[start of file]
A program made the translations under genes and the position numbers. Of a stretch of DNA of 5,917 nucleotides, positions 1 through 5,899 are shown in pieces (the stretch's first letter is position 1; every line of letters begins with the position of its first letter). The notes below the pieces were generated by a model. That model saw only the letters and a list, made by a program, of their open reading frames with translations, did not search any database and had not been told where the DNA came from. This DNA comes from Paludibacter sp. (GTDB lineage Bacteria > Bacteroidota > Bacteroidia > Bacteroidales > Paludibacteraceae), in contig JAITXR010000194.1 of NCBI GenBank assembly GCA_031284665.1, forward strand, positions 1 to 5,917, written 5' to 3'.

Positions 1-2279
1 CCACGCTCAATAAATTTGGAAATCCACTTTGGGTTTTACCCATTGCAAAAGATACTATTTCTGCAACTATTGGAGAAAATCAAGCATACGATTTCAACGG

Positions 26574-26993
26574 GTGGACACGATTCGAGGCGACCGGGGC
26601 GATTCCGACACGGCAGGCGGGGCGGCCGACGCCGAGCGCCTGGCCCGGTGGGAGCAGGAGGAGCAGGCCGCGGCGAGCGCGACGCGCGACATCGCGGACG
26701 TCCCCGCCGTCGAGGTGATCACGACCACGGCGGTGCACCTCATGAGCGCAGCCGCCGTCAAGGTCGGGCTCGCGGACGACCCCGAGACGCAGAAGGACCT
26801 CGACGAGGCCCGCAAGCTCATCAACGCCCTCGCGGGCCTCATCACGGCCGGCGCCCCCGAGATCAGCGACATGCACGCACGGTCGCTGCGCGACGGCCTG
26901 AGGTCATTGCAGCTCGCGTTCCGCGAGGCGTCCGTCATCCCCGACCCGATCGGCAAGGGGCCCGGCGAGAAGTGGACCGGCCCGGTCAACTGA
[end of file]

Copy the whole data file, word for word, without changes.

A program made the translations under genes and the position numbers. Of a stretch of DNA of 5,917 nucleotides, positions 1 through 5,899 are shown in pieces (the stretch's first letter is position 1; every line of letters begins with the position of its first letter). The notes below the pieces were generated by a model. That model saw only the letters and a list, made by a program, of their open reading frames with translations, did not search any database and had not been told where the DNA came from. This DNA comes from Paludibacter sp. (GTDB lineage Bacteria > Bacteroidota > Bacteroidia > Bacteroidales > Paludibacteraceae), in contig JAITXR010000194.1 of NCBI GenBank assembly GCA_031284665.1, forward strand, positions 1 to 5,917, written 5' to 3'.

Positions 1-2279
1 CCACGCTCAATAAATTTGGAAATCCACTTTGGGTTTTACCCATTGCAAAAGATACTATTTCTGCAACTATTGGAGAAAATCAAGCATACGATTTCAACGG

Positions 26574-26993
26574 GTGGACACGATTCGAGGCGACCGGGGC
26601 GATTCCGACACGGCAGGCGGGGCGGCCGACGCCGAGCGCCTGGCCCGGTGGGAGCAGGAGGAGCAGGCCGCGGCGAGCGCGACGCGCGACATCGCGGACG
26701 TCCCCGCCGTCGAGGTGATCACGACCACGGCGGTGCACCTCATGAGCGCAGCCGCCGTCAAGGTCGGGCTCGCGGACGACCCCGAGACGCAGAAGGACCT
26801 CGACGAGGCCCGCAAGCTCATCAACGCCCTCGCGGGCCTCATCACGGCCGGCGCCCCCGAGATCAGCGACATGCACGCACGGTCGCTGCGCGACGGCCTG
26901 AGGTCATTGCAGCTCGCGTTCCGCGAGGCGTCCGTCATCCCCGACCCGATCGGCAAGGGGCCCGGCGAGAAGTGGACCGGCCCGGTCAACTGA